“If there’s one thing we have here, it’s inherent drama. You can’t miss it. I don’t care if you know basketball.”
— Paden Fallis; "The Play About The Coach"
If you’re watching a basketball game, you probably have a vested interest in one side or another proving triumphant. You probably haul out the Michael Jordan fist pump when Star Player X bangs home an off-balance jumper with the shot clock running down. You bellow at the refs when opposing Star Player Y gets away with traveling or pushing off for the umpteenth time. As the seconds tick off the clock, you cross your fingers, furiously rub on your lucky rabbit’s foot/jersey/other totemic item, and, assuming you’re not watching this game alone, lose yourself in a throng of fellow fans; the nigh-unbearable excitement and the gut-wrenching anxiety of the moment -- the last-second heave, the final defensive stand -- building to a near blinding crescendo.
And for all you have invested in the outcome, that's nothing compared to your team's coach. He has serious skin in this game -- his livelihood, his professional reputation, all his hopes and dreams and so forth.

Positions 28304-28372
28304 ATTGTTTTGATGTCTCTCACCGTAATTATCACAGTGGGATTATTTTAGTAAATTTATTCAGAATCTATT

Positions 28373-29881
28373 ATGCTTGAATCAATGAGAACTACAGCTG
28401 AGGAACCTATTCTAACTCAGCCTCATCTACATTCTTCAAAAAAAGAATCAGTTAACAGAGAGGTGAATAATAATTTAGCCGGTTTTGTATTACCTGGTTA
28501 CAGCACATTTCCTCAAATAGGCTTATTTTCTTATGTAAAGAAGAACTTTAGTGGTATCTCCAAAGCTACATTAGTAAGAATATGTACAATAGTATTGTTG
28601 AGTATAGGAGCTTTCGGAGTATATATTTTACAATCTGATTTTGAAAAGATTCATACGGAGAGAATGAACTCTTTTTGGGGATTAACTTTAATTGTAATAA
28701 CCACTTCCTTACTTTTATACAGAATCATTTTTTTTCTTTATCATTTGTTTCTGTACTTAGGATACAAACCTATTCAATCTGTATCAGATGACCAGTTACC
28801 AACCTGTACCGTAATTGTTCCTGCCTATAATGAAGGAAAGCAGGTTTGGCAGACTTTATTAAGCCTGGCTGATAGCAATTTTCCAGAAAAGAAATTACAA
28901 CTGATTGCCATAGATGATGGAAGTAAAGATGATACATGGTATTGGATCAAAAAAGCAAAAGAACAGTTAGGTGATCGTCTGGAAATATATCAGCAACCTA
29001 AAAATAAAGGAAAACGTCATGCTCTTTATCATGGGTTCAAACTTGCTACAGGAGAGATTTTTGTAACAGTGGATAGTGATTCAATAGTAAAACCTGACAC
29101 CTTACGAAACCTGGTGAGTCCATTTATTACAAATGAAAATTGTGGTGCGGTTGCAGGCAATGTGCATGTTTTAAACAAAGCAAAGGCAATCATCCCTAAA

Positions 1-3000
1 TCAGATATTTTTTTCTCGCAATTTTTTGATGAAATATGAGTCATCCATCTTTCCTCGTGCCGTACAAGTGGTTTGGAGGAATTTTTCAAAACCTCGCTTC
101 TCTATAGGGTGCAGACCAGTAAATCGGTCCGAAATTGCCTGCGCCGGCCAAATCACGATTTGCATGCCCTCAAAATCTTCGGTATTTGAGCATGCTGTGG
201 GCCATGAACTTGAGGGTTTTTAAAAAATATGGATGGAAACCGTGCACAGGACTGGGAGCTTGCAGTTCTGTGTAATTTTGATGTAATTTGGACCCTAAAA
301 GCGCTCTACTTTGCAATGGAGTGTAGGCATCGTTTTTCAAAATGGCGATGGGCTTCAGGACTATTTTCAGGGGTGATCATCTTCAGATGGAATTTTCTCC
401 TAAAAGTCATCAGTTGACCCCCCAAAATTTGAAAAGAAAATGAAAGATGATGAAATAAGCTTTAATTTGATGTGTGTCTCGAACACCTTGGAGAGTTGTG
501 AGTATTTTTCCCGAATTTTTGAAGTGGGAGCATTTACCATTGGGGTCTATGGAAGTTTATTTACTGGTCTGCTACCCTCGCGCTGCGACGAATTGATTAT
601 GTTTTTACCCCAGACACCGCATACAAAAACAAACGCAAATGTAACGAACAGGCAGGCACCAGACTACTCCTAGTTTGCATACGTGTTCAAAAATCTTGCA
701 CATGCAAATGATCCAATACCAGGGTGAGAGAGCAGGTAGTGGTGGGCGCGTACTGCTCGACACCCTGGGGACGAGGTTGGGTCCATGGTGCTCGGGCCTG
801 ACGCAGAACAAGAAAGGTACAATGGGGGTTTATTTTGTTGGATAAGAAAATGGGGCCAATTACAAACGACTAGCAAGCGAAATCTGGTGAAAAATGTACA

Which is why, when the cameras cut to the well-dressed gentleman prowling the sidelines, you’ll often see someone who looks a bit like an adrenaline-infused madman or a Sufi mystic in the midst of a most disturbing trance.
This character is the hero and subject of playwright Paden Fallis’, "The Play About The Coach;" a one-man show that will have a month-long run from February 27 to March 17 at the 4th Street Theatre in New York City.
In the play, the audience is taken through the harrowing final three minutes of an Elite 8 game during March Madness as seen and experienced by a maniacally charming coach on the precipice of a complete and total nervous breakdown. If a young Bruce Campbell were suddenly tapped to run Butler or any other mid-major’s program, that’s what this performance would look like.